Where would the markets be right now without the Fed? We will never really know, but one thing for sure is that we would not be at all time highs. By buying securities, the Fed is artificially propping up the markets and inflating the bubble. As far as I'm concerned, the argument that we needed the Fed to step in after the markets crashed due to COVID was wrong. I mean what happened to the free market? But more so now, we have recovered from the crash, we are at all time highs, why are they still purchasing $125 billion in securities every month? Why aren't they increasing interest rates?Something isn't adding up. Seems like the market would crumble without the Fed.


Inflation

What happens when you print trillions and trillions of dollars in one year? Put simply - the dollar loses value. This inherently makes things more expensive. Have you seen gas prices lately? Grocery prices? Lumber prices? It’s almost laughable, until you remember it’s affecting your pockets. Here's the M2 money supply since 1990:

The Fed has come out and said they believe the inflation is transitory, meaning temporary. I don’t agree. The dollars are already printed. There’s no signs of stopping any time soon. And quite frankly, the market is being propped up by it. They would have to stop printing and start reducing supply (quantitative tightening) before that would even make sense. But until then, inflation is here to stay in my opinion.


And let's not forget - do you really think once a company raises it prices, they will reduce the price in the future? No, they won't. Here's an article from AP outlining price increases and some companies who have already raised prices. This in itself says that the inflation is permanent. Which makes the Fed's stance that much more moronic.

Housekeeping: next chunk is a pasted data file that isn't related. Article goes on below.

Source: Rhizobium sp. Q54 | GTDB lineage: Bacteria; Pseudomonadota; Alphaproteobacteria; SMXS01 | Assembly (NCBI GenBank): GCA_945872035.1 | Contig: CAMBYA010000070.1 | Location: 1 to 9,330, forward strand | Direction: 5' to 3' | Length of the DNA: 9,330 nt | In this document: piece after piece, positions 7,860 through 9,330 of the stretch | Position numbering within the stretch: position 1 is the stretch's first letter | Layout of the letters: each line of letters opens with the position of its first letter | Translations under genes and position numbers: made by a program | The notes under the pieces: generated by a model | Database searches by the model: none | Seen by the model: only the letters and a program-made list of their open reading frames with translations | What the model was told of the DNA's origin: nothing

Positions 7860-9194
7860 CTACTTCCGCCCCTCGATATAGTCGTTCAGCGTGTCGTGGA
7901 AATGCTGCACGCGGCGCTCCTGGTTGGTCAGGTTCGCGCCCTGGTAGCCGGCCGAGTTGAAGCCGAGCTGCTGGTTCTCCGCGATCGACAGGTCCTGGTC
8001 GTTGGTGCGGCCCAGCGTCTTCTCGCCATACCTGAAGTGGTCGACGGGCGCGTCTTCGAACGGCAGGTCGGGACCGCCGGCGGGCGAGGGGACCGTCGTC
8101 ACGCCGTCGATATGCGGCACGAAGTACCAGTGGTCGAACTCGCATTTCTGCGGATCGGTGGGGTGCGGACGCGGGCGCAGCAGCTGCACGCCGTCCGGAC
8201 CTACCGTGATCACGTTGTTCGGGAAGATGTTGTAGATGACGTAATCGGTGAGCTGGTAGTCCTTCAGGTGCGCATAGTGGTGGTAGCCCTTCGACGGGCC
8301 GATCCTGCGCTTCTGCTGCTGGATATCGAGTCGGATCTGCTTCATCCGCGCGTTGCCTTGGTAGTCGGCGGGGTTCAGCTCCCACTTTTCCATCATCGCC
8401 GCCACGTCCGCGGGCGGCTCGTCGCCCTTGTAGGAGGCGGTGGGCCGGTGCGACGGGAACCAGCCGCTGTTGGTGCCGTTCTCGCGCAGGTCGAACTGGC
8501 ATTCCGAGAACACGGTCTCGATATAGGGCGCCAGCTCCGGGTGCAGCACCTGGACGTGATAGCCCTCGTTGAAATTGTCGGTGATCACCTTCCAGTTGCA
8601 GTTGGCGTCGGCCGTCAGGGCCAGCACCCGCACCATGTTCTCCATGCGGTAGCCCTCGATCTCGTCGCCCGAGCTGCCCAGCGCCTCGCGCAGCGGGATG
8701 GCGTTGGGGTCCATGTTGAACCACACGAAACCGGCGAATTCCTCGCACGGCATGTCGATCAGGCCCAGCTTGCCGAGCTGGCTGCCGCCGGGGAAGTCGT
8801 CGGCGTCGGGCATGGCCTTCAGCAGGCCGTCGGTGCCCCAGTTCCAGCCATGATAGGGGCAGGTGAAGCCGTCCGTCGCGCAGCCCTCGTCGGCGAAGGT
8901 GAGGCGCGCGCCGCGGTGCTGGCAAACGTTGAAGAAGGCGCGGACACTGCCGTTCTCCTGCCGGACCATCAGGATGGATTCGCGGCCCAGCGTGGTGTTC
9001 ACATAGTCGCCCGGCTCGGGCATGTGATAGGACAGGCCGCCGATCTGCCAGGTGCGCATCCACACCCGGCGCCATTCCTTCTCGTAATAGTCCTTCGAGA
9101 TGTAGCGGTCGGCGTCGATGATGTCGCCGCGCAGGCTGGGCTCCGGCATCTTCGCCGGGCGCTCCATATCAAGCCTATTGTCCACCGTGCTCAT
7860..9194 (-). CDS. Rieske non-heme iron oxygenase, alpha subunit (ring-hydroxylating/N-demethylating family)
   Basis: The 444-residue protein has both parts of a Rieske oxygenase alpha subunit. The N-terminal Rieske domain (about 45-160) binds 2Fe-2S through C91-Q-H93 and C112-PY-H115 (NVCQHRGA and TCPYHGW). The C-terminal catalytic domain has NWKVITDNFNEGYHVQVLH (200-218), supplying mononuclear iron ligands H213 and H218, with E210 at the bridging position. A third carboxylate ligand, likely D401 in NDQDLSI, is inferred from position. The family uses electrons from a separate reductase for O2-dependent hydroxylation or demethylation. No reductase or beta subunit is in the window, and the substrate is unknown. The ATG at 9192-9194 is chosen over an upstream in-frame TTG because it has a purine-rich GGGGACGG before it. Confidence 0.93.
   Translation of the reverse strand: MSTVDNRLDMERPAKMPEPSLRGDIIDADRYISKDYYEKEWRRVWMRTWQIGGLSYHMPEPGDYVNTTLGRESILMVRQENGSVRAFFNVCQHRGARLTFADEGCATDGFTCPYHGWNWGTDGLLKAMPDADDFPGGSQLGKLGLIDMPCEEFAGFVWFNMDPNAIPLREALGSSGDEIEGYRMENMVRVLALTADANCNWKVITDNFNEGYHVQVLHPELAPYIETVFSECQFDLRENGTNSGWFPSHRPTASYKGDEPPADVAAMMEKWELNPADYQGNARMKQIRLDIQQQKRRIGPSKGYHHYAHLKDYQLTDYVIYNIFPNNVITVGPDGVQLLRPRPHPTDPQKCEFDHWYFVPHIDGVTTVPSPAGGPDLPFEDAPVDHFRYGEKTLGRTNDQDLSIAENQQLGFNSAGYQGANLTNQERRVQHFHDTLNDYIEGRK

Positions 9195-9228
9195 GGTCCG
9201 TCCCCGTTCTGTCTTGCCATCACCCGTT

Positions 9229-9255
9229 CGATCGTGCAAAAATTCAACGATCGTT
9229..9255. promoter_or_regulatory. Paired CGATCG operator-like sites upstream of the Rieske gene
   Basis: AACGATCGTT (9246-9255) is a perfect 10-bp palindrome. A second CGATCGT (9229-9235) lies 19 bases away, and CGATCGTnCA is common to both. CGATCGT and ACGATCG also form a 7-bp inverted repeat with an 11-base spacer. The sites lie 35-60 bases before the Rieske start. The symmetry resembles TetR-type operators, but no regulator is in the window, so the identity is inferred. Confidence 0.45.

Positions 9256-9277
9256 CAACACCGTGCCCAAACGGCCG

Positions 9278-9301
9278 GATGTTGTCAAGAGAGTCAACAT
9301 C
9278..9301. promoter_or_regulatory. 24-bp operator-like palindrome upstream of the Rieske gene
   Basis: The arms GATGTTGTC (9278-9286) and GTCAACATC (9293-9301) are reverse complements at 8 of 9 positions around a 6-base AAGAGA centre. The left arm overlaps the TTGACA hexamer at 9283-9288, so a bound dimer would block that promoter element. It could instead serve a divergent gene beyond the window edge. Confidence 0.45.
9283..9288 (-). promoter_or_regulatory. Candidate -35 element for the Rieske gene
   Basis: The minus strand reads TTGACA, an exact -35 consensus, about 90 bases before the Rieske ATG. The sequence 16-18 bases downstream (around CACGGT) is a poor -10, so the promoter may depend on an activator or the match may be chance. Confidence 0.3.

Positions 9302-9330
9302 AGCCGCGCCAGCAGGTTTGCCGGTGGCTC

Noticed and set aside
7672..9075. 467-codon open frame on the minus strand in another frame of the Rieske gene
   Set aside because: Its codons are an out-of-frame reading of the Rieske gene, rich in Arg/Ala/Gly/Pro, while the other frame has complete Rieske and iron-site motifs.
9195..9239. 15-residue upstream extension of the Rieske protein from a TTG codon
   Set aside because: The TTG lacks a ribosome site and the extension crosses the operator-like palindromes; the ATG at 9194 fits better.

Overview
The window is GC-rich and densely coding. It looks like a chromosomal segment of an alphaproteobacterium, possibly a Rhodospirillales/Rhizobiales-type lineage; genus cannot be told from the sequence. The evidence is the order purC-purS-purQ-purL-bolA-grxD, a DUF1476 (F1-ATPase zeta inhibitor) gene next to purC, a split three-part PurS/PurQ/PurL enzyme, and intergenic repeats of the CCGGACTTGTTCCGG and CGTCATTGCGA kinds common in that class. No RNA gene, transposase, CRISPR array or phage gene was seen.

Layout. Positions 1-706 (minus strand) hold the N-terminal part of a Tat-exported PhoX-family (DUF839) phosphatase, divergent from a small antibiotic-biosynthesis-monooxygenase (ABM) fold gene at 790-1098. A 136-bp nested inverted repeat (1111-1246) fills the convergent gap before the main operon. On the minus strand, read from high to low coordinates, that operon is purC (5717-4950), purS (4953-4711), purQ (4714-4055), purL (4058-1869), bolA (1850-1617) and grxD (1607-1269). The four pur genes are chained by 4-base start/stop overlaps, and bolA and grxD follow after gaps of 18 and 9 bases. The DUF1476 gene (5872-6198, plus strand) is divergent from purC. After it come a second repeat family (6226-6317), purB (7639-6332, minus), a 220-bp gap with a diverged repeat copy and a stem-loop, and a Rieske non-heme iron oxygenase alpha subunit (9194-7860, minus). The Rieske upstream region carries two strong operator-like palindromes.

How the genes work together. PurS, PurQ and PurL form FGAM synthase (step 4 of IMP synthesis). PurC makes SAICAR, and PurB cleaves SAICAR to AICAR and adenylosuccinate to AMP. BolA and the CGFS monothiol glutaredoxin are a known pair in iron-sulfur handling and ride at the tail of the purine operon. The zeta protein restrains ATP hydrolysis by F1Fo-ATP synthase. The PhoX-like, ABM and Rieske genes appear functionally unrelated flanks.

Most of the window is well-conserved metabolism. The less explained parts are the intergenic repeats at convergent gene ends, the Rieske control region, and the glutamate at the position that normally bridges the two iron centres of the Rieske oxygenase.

Or perhaps, there's something deeper at play. Who benefits from inflation? The people who own the assets, aka the rich. Just like groceries or gas, assets benefit from inflation as well. The stock market is at all-time highs. House prices are through the roof, with homes going for $100k over ask. Even used car prices, which are a typically depreciating asset, were up 10% in April and another 7.3% in May. Maybe the real reason for all this nonsense is to make the rich richer?


Conclusion

The monetary policy from the Fed is furthering the wealth gap. Inflation is hurting the poor and middle class who need every dollar they earn. Meanwhile, it benefits the rich as their assets continue to grow in value. Not only that, you have the Fed back-stopping the markets and pushing asset prices even higher. Shit's fucked.


All we can do is try to play the game. But the table is tilted. The game is rigged. We can try to invest what we can and enjoy the little scraps they decide to leave us. But with our purchasing power decreasing, it makes it that much harder to have expendable dollars to invest. Our pennies vs. their trillions.


And if they stop propping everything up? The house of cards will crumble. The bubble will pop. The ramifications will be felt across the globe. And who will feel it the most? The poor and middle class.


Maybe the solution really is Bitcoin. Who knows? All I know is...


JPow is a dick.


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Until next time!


P.S. We can't recommend last month's book enough. The Psychology of Money by Morgan Housel was a great read.


Behavior is a huge part of personal finance and this book dives deep into the psychology behind money management, financial decisions and overall wealth building.


For this month's book, check out the Newsletter.